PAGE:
2000: Atomic motions deciphered
Femtochemistry comes of age.1 Molecular dynamics is routinely captured via femtosecond light pulses.
When scientists started to „take pictures“ of the movements of atoms in molecules during chemical reactions at the end of the 1980s, this had little to do with conventional photography. The basic principle, however, remained the same: A short exposure time was needed to »freeze« the dynamics under scrutiny and display changes of the microscopic states of matter in a series of snapshots taken at different instant during the evolution of the system. The atomic composition and/or structure of molecules can change within femtoseconds, i.e. within millionths of a billionth of a second. The required ultrashort exposure time was provided by femtosecond laser pulses.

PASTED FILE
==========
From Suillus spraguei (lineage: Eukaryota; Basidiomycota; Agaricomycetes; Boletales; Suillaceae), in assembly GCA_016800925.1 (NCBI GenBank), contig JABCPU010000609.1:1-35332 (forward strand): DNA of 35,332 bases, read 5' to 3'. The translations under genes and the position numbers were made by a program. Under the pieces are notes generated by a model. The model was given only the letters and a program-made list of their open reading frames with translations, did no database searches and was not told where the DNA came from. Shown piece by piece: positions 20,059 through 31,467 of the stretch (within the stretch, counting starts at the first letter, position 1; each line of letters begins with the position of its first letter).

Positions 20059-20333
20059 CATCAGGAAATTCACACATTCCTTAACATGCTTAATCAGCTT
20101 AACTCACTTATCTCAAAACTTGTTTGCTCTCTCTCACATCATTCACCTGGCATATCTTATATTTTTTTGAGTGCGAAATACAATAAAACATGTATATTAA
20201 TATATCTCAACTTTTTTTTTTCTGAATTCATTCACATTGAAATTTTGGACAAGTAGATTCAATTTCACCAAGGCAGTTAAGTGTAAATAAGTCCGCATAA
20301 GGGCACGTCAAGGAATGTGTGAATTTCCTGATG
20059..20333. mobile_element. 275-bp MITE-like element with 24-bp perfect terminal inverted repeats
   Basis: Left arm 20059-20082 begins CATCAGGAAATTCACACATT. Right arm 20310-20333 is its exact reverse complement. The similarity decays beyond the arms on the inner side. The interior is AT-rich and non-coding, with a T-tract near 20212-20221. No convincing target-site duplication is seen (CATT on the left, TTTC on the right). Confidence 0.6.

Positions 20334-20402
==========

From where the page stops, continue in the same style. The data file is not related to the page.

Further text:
The 1999 Nobel Prize in Chemistry honoured the pioneering contributions of Prof. Ahmed Zewail from CALTECH to establishing femtochemistry, permitting the observation of changes in the atomic structure and/or composition of molecules in real time. In spite of these breathtaking advances, several mysteries remained unresolved.
How do the electrons move prior to changes in atomic structure and how does initial electron dynamics influence the fate of the molecule? How does electron-nuclear coupling affect reaction pathways? Answers to them called for even faster techniques, reaching out into the attosecond domain, the characteristic time scale of electronic motions at the atomic scale.